An iTunes bug, not Apple Music, may be to blame for disappearing music libraries

iMac (Image credit: iMore)

After an article went live last week accusing Apple Music of deleting your local music and replacing it with Apple Music DRM-protected copies, we put out an explainer detailing how Apple Music works — TL;DR: It's not designed to remove anyone's local library.

We weren't ruling out a bug, however; after a very helpful chat with designer Robert Etropolsky, whose library had also seemingly disappeared, along with several other reports, we kept digging. And after enough digging, we may have discovered what happened here.

  • Update: Apple has confirmed that an extremely small number of users have lost files; the company is currently investigating and plans to release an iTunes update next week to help safeguard against potential user error.

I will reiterate: Apple Music is not automatically deleting tracks out of your Mac's library, nor is it trying to force you to stay subscribed to the service. In this instance, it appears that Apple Music is an unfortunate scapegoat: The real problem may be a bug with the subscription service's container application, iTunes.

Based on several Apple Support threads (opens in new tab), it appears that the most recent version of iTunes 12.3.3 contains a database error that affects a small number of users, and can potentially wipe out their music collection after the update. The error has been mentioned a few times, primarily on the Windows side (opens in new tab), in the weeks since the 12.3.3 update, but appears to be rare enough that it hasn't previously received major press. Apple did put out a support document (opens in new tab) shortly after the 12.3.3 update that walks you through some fixes if you find that your local copies of music are missing.

I can't state for certain that Etropolsky and Pinkstone fell victim to this bug, but based on their descriptions and screenshots, it seems likely that the following happened:

  • They subscribed to Apple Music.
  • At some point after March 21, they updated to iTunes 12.3.3. Etropolsky sent iMore screenshots from his Time Machine backup that show his tracks disappearing between April 7 and 12th.
  • The update appears to have wiped parts their music library due to a database error; however, because Apple Music had already uploaded and matched their collection to iCloud, it still presented to the user as a complete library — one that was now cloud-based, as you would see if you were on a secondary Mac.
  • When the user tried to play a track, the track would present as missing, and prompt to either locate the track, or download a copy from iCloud.
  • Because both Pinkstone and Etropolsky only subscribed to Apple Music, any re-downloaded matched tracks would download from the Apple Music catalog — even if the match was incorrect, and connected to the wrong file.

As a result, it appeared to both users as if their library had been automatically replaced by Apple Music-sourced files. Unfortunately for Apple Music, the service's prior problems with metadata-based matching and DRM-encumbered files made it an easy target for blame.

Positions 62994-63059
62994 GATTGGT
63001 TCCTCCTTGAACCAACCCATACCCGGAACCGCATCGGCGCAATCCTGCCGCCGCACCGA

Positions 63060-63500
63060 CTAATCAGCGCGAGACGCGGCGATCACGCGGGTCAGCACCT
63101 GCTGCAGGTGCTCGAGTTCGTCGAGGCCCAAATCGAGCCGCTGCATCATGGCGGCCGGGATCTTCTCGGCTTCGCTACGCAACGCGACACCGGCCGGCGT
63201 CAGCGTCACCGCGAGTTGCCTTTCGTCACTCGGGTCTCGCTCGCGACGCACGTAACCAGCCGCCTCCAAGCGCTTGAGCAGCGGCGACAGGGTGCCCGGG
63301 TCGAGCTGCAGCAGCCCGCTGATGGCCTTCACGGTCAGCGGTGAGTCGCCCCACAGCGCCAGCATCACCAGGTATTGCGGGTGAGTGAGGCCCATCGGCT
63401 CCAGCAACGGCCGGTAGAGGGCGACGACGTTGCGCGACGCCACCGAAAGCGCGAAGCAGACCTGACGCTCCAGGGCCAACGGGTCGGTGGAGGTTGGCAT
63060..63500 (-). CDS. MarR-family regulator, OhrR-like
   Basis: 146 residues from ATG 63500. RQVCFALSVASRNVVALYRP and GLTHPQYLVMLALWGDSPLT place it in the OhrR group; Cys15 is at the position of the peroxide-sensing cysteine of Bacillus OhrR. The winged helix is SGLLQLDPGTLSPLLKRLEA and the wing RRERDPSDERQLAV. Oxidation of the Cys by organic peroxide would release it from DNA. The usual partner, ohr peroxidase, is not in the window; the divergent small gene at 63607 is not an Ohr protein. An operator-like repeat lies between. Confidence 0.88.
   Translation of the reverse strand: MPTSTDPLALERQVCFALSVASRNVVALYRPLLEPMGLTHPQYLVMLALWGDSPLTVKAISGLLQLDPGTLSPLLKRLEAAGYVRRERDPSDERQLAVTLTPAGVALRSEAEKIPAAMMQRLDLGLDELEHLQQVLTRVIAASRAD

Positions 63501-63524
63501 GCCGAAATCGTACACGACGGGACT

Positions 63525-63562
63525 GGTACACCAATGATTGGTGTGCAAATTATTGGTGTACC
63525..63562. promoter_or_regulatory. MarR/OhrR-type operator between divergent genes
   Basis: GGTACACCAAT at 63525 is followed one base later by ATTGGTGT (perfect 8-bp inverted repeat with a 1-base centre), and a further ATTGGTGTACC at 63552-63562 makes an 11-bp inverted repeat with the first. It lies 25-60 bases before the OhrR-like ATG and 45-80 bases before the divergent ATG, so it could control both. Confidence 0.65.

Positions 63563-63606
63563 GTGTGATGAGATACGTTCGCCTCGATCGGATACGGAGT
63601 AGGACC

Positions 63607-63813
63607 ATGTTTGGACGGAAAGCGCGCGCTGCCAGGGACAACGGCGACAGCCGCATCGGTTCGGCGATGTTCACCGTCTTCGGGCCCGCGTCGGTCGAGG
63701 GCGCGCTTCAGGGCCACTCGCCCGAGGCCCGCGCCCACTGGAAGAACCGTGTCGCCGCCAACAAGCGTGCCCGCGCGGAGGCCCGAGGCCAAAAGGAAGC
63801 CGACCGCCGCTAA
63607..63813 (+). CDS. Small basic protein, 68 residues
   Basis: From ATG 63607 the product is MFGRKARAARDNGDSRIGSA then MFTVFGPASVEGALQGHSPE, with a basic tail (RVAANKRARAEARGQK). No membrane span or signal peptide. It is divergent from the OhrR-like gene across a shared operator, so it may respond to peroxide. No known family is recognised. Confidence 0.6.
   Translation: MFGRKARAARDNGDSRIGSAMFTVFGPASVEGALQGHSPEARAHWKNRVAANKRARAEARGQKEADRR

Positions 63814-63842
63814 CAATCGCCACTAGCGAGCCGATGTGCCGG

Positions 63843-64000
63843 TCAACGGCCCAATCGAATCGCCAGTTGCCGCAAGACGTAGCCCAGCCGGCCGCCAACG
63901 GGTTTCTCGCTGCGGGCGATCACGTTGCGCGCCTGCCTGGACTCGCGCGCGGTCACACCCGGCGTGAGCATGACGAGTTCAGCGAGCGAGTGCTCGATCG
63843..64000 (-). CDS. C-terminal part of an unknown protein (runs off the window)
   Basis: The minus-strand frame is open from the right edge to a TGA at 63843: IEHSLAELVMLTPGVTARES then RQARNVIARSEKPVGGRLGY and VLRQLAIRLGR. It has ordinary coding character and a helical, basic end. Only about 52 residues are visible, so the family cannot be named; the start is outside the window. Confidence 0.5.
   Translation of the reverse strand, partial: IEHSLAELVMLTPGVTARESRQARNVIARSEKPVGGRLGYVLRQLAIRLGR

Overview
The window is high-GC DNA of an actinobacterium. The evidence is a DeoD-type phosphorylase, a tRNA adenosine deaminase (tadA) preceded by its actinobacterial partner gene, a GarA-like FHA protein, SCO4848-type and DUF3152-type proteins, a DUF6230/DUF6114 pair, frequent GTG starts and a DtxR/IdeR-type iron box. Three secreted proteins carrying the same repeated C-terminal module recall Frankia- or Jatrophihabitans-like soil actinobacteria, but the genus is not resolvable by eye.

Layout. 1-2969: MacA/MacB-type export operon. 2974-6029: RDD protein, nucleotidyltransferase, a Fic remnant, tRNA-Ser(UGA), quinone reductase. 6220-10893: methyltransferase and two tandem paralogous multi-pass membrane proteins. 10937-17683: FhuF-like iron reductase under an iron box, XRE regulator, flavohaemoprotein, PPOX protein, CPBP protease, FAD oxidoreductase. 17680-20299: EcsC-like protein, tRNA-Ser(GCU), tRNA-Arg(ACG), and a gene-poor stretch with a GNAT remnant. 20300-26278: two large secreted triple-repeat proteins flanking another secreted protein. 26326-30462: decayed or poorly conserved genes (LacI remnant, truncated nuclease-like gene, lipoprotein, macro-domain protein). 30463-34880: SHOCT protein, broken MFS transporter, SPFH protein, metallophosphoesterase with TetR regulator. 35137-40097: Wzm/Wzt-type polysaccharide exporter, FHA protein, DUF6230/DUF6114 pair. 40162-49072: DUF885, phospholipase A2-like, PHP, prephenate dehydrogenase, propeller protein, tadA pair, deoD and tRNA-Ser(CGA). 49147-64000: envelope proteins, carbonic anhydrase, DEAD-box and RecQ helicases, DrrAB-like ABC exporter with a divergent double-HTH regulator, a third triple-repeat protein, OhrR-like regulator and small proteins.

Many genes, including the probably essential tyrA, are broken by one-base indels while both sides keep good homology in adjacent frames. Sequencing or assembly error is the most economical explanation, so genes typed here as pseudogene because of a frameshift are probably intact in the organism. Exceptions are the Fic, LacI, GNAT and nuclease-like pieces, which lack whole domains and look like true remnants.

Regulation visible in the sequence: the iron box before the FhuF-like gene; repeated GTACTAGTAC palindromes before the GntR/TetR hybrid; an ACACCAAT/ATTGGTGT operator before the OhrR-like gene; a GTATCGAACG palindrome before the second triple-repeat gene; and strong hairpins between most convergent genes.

I don't want to incite mass panic, here: This bug appears to have affected a very small number of users, and if you didn't have local files disappear after updating to iTunes 12.3.3, your library is likely just fine. You can check to see if your library is locally-stored by turning on the iCloud Status and iCloud Download icons; if you've been affected, I suggest restoring from a backup or following Apple's Support document (opens in new tab).

But these kinds of bugs — however few people they affect — emphasize just how important it is to keep physical backups of your content. Both Pinkstone and Etropolsky were lucky enough to have full backups of their iTunes Library, but there may be users out there who weren't so lucky. Digital software can always fail, and if it's managing something as precious as your music, it's vital that you back up your information before upgrading that software, turning on music subscription services, or anything that affects your data.

Regardless, it doesn't reflect well on either of Apple's music properties for the company to stay radio silent about potential bugs. Even if it's a one-off aberration that affects as few as five people, the amount of potential panic inherent in "Apple Music deleted my library" is dangerous; it scares current users and gives the service a terrible reputation — even if, as in this circumstance, Apple Music wasn't to blame: It interpreted the missing library as a secondary cloud-based library and delivered tracks accordingly.

Unfortunately, Apple Music is intrinsically tied to its container applications: If there's a bug with iTunes, confidence in Apple Music is adversely affected. When the Music app on your iPhone automatically cache clears your saved tracks to try and make storage space, confidence in Apple Music is adversely affected. And when iCloud Music Library doesn't match tracks to their correct versions, confidence in Apple Music is adversely affected. Now is the time for the company to recognize that without stable base applications, Apple Music will always be plagued with accusations and problems — even if it doesn't always rightly deserve them.